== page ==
Piles of discarded putcher baskets are abandoned on the bank like the remains of shopping trolleys, in the weeds of the shoreline and on the rocks that prop the shore up and which prevent the banks from sloughing away into the mud. Nigel built his putchers from stainless steel – once they were woven from two-year-old willow – and they won’t be going anywhere any time soon. Quite possibly they will outlast the salmon. Some of the fish weir remains as well, long timbers of larch stretching out from the bank, crosswise to the river’s flow, now slumped at angles and beyond any sense of repair. The putchers, each of them longer than a person, would have been stacked in the weir, four tiers of them, pushing out over a hundred metres into the river. Six-hundred-and-fifty baskets. Six-hundred welds on each one. There is evidence here of fishing weirs that goes back several centuries at least, though it is likely they have existed for millennia. The Severn has the third-highest tide in the world, at thirty-one and a half feet, and for sloshing salmon through baskets you could hope to find nowhere better; nowhere else caught fish like this. Sited in the swiftest channel, their wide mouths pointing upriver and funnelling to a point, the four ranks of baskets would be set on a low tide at the beginning of the season and entirely covered by the river on each high. The salmon would be caught on the ebb of the tide and trapped as they flowed downstream, unable to turn back against the force of the river. ‘Like a pig in a passage,’ Nigel says.
The season ran from 16 April to 16 August. He and his partner checked and cleaned the baskets twice a day, sharing the work two tides on, two tides off. Crows followed the ebb tide so you had to get to the fish quick, before they plucked the eyes out. There were perhaps ten operations on this stretch. Everyone knew everyone. Nigel had a twenty-year lease here, and a permit for 600 salmon in the season. That made £60,000 or so, shared between the two of them. But things had been getting tougher for some time.
‘The summer of 1990 was the best season we ever had,’ he says. ‘The river was absolutely stuffed with fish. And we haven’t had a decent season since.’ Numbers had been dwindling for years, but around 2000 they collapsed. In 2010, to protect the run on the Wye, the EA halted fishing. Nigel argued that the mouth to the Wye was downstream of their operation, and that a few small-time fishermen could not be responsible for the collapse of the Wye’s run. In 2012 the fishing was reopened and the EA issued them with new permits – for thirty salmon in a season. ‘I might have gone on in a minor capacity for quite a number of years,’ says Nigel. But with the catch limit set so low there was no living to be made, and no sense in carrying on.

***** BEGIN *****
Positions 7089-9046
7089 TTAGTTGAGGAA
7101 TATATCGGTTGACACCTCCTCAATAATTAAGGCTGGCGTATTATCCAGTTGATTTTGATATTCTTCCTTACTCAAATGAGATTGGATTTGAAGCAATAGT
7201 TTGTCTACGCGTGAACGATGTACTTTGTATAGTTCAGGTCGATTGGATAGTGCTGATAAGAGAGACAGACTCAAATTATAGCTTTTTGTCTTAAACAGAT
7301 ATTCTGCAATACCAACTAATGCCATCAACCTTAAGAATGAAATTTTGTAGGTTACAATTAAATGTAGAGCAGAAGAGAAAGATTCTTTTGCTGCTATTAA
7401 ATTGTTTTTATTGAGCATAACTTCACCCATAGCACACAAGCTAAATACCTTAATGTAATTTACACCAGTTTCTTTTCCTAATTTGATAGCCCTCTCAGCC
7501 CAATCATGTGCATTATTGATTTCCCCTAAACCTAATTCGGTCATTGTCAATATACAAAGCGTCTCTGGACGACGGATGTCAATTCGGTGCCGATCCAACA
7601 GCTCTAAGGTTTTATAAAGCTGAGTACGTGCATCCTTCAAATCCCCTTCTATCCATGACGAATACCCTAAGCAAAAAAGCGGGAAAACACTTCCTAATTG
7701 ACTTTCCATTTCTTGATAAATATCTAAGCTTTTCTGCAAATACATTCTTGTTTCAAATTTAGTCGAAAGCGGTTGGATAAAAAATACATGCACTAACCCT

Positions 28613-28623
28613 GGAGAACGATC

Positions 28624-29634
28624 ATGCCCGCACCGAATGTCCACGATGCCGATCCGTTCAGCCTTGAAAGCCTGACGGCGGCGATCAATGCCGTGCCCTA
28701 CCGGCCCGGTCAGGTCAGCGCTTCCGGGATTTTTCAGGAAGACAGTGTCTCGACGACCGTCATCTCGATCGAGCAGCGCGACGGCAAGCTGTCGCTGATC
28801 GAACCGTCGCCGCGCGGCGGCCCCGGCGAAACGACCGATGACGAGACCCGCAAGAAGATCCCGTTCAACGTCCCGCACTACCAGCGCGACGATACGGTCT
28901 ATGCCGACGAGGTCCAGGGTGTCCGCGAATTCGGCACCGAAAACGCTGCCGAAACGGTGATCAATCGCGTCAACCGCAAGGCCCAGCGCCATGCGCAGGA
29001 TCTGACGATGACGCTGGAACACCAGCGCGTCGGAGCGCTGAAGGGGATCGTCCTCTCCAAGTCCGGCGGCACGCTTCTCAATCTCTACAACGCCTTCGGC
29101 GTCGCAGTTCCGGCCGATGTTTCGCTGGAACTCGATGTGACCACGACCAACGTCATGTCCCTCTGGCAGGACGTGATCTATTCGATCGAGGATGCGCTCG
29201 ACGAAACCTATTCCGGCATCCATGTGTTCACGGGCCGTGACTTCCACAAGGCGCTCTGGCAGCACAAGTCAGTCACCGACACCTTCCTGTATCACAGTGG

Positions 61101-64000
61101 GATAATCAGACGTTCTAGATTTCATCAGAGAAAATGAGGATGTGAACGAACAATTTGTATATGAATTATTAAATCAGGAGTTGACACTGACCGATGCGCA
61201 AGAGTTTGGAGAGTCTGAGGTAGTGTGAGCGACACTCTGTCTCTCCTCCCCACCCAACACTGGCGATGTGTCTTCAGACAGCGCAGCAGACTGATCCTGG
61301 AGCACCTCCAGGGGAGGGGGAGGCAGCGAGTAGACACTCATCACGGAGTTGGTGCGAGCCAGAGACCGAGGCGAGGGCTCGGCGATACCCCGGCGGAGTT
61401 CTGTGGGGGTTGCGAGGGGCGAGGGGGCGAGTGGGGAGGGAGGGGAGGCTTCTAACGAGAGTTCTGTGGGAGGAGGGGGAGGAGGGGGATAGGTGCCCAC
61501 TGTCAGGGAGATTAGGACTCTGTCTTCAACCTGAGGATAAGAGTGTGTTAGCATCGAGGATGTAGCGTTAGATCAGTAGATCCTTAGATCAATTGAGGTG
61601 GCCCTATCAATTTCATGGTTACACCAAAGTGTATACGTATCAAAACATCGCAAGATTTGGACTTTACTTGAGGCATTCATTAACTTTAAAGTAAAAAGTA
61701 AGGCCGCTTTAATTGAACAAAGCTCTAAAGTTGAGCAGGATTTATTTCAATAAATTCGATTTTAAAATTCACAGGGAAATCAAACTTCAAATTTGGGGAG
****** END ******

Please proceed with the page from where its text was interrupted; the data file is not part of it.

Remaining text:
A man passes us, walking his dog. They know each other, in the easy way that people out here do, no real surprise to find each other on a forgotten piece of riverbank. Nigel greets him, though not by name.
‘Does it bring back memories?’ the man asks, gesturing to the putchers.
Nigel waves the memories away. ‘Best not think about it,’ he says.
The man nods. He whistles his dog and walks on.
Nigel pulls two lave nets from out the boot of the car. If there was a method of fishing more ancient, more basic, than the putchers, then I am looking at it. Such nets do not come from tackle shops; Nigel makes them himself. Three poles of wood of similar length, each six feet long, one a handle, the other two hinging open into a V, held apart by a chock of wood, and a handmade net strung between them, so that the whole apparatus is like a vast shovel. The handle of Nigel’s net is ash, the rimes hazel, although black willow, he says, is best. The crosspiece is elm, a piece of wood which has still not settled and found its shape in the fifty years since he fitted it. In this it is like the river, with its sandbars skulking about beneath the surface, its banks forever on the move. Plenty of ships have run aground through here. It is a good net, it has served him well. But there’s no point in a good net, he mutters, if there are no fish to catch. Nigel’s £60 lave licence permits him to catch a single salmon in a season. One.
We pick our way down the sludge of the bank, leaning heavily on the nets. Lean forward, weight on the toes, keep moving, or the mud begins to suck you downward. At any moment I expect Nigel to tell me that all this is a joke, the very gullibility of what a city boy will believe of country life. But then we are in the shallows, the water up to our thighs, and with a warning not to drift too far downriver or I’ll be heading out to sea, Nigel sinks onto his front, his head directed downstream, and holding the net before him as a float he sculls out into the channel. I watch him go, and then I follow.
The water is warmer than I expected. We move along at quite a pace. I watch Nigel ahead of me, ferrying out into the middle of the river. It makes me think of otters. For a time I drift on my back and watch the sky. If I pull level with Nigel we can chat. Without him here this would feel insane. Plenty of folk have drowned in these waters, not least those who used to work the putchers. In his forty years of fishing Nigel has learned the Severn’s ways and moods, although he insists only across this stretch. Take him a few miles upriver, he says, and he’d be lost. We are nearing the bridge, angling directly for the middle of the estuary now, and up ahead the water has a subtly different quality to it, with small riffles upon its surface, and it is for here that Nigel points his net.